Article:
Thank you to all presenters from Marine Information Solutions (MIS), Yacimientos Petrolíferos Fiscales (YPF), Petrobras and the Nautical Institute, and special thanks to SLOM for their help organising the forum.

The full agenda, speaker biographies and photos from the events are available on the OCIMF website. Forum attendees will be asked for feedback to help develop next year’s forums.

IACS Tripartite Shipbuilding Forum in Seoul

Senior Technical Adviser Dave Wall and Technical Adviser (Engineering) Ricardo Martinez represented OCIMF at the Tripartite Shipbuilding Forum in Seoul, South Korea.

This annual event brings together industry associations representing shipowners, shipyards and Classification Societies to discuss the design, construction and operation of new and future ships.

This year’s agenda included sessions on decarbonization, human-centred design, design safety and digitalisation. OCIMF delivered a presentation as part of the human-centred design session highlighting the importance of the human element in ship design, particularly mooring arrangements. It highlighted the industry’s move towards human-centred design principles, a systems approach to mooring equipment and arrangement and a holistic view of the selection, inspection and maintenance of mooring lines.

There was a great deal of discussion and interest in this session and it is likely to be featured again at next year’s event.

The next Tripartite forum will be in Japan in autumn 2019.

Contact Ricardo Martinez, Technical Adviser (Engineering), at with any questions.

Marine Terminal Information System update

The Marine Terminal Information System (MTIS) was launched in 2011 as a way to improve ship-to-shore safety management and improve communication streams between ship and terminal operators.

Over 2017, MTIS underwent an extensive review. Registered terminal operators were invited to provide OCIMF with feedback and comments about their involvement with the programme and changes they felt could improve the service. At the start of May 2018, OCIMF launched the updated MTIS.

Key changes

  • New look MTIS website and account page – improving navigation and user friendliness.
  • Streamlined registration process – reducing the time required to join MTIS.
  • Berth details form – supporting users in entering their berth details.
  • Help Centre – supporting users with 24/7 access to MTIS questions and queries.

Continuous improvement

MTIS will undergo further development over 2018 as OCIMF look to continue making improvements to global ship-to-shore safety management.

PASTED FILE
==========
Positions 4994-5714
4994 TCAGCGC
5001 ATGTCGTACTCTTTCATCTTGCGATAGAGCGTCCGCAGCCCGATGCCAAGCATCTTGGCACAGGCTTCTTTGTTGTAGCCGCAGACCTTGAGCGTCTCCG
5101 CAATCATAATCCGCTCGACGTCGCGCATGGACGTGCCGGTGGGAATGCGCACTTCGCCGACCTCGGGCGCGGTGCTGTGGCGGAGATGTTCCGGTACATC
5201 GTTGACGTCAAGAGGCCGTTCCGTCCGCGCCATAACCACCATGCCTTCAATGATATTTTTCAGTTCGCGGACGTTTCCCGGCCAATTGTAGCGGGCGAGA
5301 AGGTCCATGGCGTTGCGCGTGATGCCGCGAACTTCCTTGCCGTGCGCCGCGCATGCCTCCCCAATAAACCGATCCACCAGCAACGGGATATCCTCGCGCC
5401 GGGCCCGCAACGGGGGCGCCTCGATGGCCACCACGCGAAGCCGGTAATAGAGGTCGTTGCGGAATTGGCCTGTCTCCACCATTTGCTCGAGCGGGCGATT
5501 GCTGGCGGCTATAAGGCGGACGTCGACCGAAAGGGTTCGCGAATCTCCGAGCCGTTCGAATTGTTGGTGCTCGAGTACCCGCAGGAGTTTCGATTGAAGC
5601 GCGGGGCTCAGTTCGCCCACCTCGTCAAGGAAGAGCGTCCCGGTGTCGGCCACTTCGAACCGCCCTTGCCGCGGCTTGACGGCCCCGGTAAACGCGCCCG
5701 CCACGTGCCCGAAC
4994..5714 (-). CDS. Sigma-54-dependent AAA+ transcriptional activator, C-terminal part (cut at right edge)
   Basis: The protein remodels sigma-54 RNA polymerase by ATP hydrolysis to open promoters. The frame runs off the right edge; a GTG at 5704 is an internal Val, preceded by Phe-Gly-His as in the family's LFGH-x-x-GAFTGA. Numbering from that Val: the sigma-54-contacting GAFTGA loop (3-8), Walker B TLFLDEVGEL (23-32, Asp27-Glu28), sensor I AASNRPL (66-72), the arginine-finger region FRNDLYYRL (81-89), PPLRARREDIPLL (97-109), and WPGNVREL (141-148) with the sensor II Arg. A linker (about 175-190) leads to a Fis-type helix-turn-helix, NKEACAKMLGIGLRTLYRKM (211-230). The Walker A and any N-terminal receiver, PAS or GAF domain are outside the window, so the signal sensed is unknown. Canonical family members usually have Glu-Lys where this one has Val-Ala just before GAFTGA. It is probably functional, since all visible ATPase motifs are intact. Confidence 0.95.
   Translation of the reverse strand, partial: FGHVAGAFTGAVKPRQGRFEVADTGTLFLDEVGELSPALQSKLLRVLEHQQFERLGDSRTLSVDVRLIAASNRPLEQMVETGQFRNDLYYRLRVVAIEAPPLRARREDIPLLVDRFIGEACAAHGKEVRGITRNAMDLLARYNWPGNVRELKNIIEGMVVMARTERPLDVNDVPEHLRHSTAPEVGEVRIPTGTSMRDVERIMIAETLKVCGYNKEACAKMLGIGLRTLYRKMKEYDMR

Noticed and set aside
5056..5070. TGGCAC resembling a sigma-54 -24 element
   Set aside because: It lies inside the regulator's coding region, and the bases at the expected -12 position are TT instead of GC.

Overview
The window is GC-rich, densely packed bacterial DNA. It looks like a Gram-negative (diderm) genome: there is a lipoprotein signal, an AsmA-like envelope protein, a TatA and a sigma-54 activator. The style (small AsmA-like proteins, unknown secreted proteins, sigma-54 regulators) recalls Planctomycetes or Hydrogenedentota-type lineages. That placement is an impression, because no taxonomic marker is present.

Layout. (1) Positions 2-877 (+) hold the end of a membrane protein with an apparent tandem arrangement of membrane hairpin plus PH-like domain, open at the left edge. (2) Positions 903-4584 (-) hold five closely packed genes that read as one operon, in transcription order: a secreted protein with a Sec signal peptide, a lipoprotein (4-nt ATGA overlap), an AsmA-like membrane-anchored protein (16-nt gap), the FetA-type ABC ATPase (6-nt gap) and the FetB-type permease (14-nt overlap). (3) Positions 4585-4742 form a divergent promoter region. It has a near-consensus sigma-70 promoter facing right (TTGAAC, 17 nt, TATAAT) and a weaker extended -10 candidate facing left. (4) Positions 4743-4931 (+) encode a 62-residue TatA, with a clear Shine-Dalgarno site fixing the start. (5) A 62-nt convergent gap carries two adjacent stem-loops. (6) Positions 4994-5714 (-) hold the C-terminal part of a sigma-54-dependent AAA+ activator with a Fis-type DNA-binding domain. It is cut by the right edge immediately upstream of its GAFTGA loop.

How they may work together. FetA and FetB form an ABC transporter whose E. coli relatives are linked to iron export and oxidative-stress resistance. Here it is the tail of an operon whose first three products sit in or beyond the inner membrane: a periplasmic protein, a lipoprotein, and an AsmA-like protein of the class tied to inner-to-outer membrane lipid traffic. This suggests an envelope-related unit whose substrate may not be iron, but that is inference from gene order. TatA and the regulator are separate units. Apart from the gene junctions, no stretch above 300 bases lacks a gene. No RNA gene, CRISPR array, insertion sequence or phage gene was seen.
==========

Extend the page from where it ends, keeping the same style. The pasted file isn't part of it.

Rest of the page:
You can help

A campaign is now in progress to further promote MTIS throughout the industry. You can help by:

  • Forwarding this newsletter to relevant contacts in your network.
  • Encouraging registration on the MTIS website:

Register with MTIS today

IMO MEPC 73 update

The 73rd session of the Marine Environment Protection Committee (MEPC) was held at IMO Headquarters from 22 to 26 October 2018.

It is one of the most important IMO meetings in the calendar. The OCIMF IMO Delegation included Alexandra Ebbinghaus from Shell, Andrew Smiley from Koch and Robert Szymeczko from BP.

Some of the key points discussed are summarised below. A full report will be circulated to members shortly.

Implementation of Sulphur 2020

The MEPC did not approve:

  • A proposal for an experience building phase to mitigate fuel quality and availability issues.
  • A proposal to defer prohibition of the carriage of non-compliant fuel oil.

The MEPC supported the joint industry project by OCIMF and other organisations on guidance on potential safety and operational issues related to the supply and use of max. 0.50% sulphur fuels.

The MEPC approved guidance for developing a consistent ship implementation plan.

Fuel oil quality

Ship operators and charterers were recommended to follow the best practices in MEPC.1/Circ.875. The MEPC approved an addendum to this circular.

Further guidance for Flag and Port States will be developed for approval at MEPC74.

Reduction of Greenhouse Gas emissions from ships

The MEPC approved the report from the Intersessional Working Group on Reduction of GHG Emission from Ships, which includes:

  • Actions for delivering the initial IMO strategy on reduction of GHG emissions from ships from 2018 to 2023.
  • Short, mid and long-term measures, including bringing forward the Energy Efficiency Design Index (EEDI) implementation date for certain types of ships, making parts of the Ship Energy Efficiency Management Plan (SEEMP) mandatory, a cap on speed, and economic incentives.

Energy Efficiency Design Index review

The current Energy Efficiency Design Index (EEDI) Phase 3 parameters for tankers of starting year 2025, the 30% required reduction rate and the reference line were retained and will be further considered at MEPC 74.

Members should contact Sam Megwa at for more information or any questions.

Introduction to MTIS for Spanish speakers

SLOM are hosting another webinar in Spanish introducing the Marine Terminal Information System (MTIS) on 29 November at 09.00 Colombia Time (COT).

To join, please fill in the form using the button below and send to

Register for the MTIS webinar

Witherby eBook reader survey

Witherby Seamanship are collecting feedback on the current version of their Seamanship Library eBook reader and would welcome comments from OCIMF members. The survey takes approximately ten minutes to complete.

Complete the survey now